In a series of articles by various authors we look at creating engaging settings for your games.
A Rough Guide to Castle Design
by Jon Roberts
In this article I’ll lead you through the design process I use to bring sense to my castle designs. It’s a process that puts reason into design, so that players’ questions have sensible answers. When a world makes sense to players they can imagine it, engage with it and use their heads to navigate its challenges.
There is of course a balance to be struck. If I spend too much time on the little details (how many pounds of meat a garrison of 20 need to store for the winter) then I’m not adding any value – that time is better spent on the evil villain’s master plan or creating truly fiendish traps to deter invaders.
To create a castle that makes sense, first we need to answer Why? and Who?
A castle’s purpose is usually defined by its location, its owner and local politics. In benign lands a castle might be a place of showoff luxury, of paranoid protection, a seat of power, a status symbol or a community focal point. In hostile lands it might be an essential safe haven or a point of hard power from which to dominate the surrounding lands. There are unlimited reasons for a castle but, if it’s going to make sense, we first have to think of one.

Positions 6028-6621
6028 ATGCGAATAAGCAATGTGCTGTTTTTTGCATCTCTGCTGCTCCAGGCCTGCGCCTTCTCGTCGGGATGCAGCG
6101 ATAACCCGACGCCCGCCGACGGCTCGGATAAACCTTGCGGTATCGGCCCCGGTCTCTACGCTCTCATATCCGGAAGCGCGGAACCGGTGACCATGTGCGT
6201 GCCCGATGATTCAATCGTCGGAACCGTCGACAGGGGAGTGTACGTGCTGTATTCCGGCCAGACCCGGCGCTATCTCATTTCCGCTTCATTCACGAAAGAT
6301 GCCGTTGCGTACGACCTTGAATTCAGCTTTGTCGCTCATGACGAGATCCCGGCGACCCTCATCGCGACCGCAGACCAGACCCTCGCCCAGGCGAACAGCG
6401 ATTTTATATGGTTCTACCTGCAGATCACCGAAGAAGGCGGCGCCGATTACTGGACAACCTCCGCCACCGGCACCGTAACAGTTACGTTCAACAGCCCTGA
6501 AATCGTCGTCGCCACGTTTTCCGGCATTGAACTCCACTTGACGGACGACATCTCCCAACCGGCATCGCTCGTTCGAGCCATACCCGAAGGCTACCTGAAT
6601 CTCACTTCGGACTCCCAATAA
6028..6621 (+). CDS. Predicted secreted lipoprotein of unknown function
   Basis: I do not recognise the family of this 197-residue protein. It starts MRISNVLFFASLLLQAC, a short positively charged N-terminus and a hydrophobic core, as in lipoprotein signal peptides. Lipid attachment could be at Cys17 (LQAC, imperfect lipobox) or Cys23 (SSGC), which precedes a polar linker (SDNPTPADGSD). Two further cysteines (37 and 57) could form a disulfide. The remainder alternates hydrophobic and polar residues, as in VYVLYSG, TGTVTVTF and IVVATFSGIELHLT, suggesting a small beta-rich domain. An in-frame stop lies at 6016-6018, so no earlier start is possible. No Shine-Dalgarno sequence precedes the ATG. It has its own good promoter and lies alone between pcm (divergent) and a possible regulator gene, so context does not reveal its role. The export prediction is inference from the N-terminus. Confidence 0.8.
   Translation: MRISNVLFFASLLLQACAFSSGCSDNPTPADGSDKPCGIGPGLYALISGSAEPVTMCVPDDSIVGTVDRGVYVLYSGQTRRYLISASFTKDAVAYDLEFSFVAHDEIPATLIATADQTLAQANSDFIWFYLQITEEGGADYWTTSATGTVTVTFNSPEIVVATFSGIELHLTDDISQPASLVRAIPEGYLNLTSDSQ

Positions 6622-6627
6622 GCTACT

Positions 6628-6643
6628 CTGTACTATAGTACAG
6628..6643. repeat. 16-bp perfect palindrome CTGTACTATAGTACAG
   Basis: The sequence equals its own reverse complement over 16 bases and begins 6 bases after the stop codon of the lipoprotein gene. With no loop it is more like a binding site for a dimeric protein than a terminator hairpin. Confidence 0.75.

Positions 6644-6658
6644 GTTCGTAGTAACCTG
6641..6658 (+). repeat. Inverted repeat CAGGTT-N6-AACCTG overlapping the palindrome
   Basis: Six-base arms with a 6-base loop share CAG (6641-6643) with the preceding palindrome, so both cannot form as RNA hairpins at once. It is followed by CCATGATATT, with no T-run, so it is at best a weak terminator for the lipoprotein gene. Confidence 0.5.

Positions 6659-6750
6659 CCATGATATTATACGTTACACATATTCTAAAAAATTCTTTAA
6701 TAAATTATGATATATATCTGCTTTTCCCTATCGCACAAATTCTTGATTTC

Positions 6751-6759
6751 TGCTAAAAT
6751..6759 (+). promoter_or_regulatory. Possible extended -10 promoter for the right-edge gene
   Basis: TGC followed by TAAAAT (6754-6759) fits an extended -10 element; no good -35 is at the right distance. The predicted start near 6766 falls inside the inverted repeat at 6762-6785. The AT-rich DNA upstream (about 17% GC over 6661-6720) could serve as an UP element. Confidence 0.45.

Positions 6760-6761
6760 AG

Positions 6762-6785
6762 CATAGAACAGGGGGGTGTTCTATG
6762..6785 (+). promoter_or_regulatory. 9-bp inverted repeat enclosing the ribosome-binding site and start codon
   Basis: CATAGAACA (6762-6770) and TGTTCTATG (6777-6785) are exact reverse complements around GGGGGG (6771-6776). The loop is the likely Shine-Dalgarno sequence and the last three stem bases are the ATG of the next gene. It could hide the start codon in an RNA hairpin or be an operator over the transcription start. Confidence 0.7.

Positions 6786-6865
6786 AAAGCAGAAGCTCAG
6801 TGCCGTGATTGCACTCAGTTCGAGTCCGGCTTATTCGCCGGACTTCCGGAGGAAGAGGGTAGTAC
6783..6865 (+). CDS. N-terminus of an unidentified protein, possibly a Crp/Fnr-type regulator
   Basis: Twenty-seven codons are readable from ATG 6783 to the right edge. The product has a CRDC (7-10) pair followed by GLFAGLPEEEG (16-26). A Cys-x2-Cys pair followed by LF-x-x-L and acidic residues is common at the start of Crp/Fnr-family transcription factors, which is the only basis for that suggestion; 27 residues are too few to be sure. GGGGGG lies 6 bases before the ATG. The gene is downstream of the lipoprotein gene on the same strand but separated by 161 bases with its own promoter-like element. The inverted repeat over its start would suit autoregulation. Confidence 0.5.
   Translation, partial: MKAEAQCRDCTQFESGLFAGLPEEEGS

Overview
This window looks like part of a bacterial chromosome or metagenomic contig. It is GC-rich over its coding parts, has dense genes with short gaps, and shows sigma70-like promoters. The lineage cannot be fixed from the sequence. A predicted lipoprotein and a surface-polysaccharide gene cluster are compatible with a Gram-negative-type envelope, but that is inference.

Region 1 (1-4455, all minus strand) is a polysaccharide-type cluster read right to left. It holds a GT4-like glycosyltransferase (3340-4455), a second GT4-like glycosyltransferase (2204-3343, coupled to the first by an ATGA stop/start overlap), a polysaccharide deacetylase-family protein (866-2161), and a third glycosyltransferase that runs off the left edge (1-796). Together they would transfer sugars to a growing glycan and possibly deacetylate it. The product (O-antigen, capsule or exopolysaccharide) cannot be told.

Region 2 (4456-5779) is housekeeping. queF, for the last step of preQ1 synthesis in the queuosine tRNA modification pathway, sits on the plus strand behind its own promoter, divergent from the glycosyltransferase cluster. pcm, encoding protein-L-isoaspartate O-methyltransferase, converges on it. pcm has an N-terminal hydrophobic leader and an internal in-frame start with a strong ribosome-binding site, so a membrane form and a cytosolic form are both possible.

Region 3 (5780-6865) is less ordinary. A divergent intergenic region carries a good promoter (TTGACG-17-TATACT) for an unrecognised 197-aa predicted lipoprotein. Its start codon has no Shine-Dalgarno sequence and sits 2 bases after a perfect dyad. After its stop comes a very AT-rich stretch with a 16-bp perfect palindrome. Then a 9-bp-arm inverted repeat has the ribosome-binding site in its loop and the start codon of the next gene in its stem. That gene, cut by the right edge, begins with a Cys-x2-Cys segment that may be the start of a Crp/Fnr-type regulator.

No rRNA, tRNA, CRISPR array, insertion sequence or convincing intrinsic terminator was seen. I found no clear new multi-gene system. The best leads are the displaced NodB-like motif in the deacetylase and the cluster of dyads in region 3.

Who owns it? Who built it? Who’s necessary to fulfill the castle’s Why? Who else lives there? Together, the answers to Who? tell us the castle’s size, grandeur, construction methods, practical limitations and building materials.
The Why? and Who? of my example castle:
It is the seat of a minor lord who rules a medium sized farming community and small village. The village is tucked away in a mountain valley and the castle is a solid defensive structure at the valley mouth, protecting the community from bandits. The defended valley is relatively safe and few of the community and none of the livestock are housed within the castle. The castle is small; most of the servants come from the town and only important people and soldiers live in the castle itself.
A military outpost it would be very different; everyone needed to run the castle would have to live within its walls. A king’s castle in the center of a stable country would be built for comfort, rather than defence, its role more to impress than to hold off attackers.
Continue reading Part 2 – The Room List >>